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The overnight residential planned by the students of REAL School aged 8–12 was a great example of kids taking ownership of something substantial, and, well… owning it.

From a Dream…

In the run up to the start of this school year, the REAL School team spent some time searching for a project that would meet key needs of a new group of students. We had decided appropriately that all learning would revolve around the overarching question of ‘how do we build relationships?’. …


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One of the Arcology Maps for the game unit

I felt solace in knowing that I was not alone in sleeplessness on the first night of Utopia/Dystopia. Sarita had emailed me and said her daughter was awash in ideas and enthusiasm for our new role playing unit, wondering how her character would engage in the world at the end of the 21st century. I could not sleep for the same reason, but in a different context; what had I missed in designing this unit?

For the past couple months, Jesse and I had steadily built up the upcoming thematic unit. After hearing several kids ask if we would repeat…


Schools have not gone far enough or fast enough to change to meet the needs of today. While the world of education has come up with some excellent models, their adoption is happening at a snails pace.

Take the 21st Century Skills. Aptly named, as they were highlighted as the skills needed at the dawn of the 21st Century. Here we are, nearly a quarter of the way into the time period mentioned in the name, and they are still secondary to subject centered outcomes classified in the 19th Century.

The world is changing, the world of education is holding…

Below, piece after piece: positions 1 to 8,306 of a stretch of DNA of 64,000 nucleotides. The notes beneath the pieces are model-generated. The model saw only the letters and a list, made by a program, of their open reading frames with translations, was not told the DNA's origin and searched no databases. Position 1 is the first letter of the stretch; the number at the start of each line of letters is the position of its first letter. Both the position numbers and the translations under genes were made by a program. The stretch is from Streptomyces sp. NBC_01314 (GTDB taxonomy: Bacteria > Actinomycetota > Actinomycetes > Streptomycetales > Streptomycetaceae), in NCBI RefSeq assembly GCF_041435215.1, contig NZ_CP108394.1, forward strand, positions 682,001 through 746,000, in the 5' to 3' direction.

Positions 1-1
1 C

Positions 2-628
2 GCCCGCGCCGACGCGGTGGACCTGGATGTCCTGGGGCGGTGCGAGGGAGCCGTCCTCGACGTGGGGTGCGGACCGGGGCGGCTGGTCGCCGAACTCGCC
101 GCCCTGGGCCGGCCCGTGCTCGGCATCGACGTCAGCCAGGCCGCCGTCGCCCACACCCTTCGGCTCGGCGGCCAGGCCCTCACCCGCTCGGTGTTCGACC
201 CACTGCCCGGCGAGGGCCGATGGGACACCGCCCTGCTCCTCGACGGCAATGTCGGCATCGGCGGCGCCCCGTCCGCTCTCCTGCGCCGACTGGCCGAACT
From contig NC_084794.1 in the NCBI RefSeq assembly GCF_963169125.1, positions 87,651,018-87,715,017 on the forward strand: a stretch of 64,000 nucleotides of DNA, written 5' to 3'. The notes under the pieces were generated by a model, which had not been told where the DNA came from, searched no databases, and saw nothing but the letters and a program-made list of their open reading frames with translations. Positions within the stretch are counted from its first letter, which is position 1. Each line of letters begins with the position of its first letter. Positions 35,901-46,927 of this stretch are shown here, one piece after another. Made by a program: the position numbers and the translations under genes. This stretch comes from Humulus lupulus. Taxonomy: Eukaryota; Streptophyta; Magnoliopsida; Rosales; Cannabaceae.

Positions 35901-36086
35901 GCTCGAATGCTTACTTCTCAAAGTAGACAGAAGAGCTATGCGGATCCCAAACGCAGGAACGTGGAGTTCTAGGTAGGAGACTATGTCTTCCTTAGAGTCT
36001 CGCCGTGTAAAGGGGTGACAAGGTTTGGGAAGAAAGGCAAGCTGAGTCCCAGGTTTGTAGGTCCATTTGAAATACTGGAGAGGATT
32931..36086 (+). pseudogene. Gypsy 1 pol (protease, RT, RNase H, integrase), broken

This is vent piece, one that has been building up for ages, but necessary.

As an educator, some things take up an inordinate amount of time. Time that could be used to actively engage with students, build plans to make your learning environment pop, or at the very least restore a little bit of personal well-being. Maybe connect with your family, who knows?

Instead, we are driven by systemic mores to create pieces which I see as having fairly trivial meaning to the educational process of a kid: their report card. And people care about it. Way too much.

Imagine…


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prototype of a student designed game… lots of focus here!

“Make the Right Choice! Make the Right Choice!”

A chant sounds out of a classroom here in Green School, alluding to a political rally of some populist regime. The truth is, these kids are indeed re-enacting fascism in Germany in the 1930’s and are trying to prevent Hitler from being elected Chancellor.

They are playing a card game called Secret Hitler, which was selected as an example of a game you can print and play. Almost every student and teacher had never heard of this game, and so they worked through the rules. There was a bit of impatience, but…


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Our Home Learning Space (formerly living room)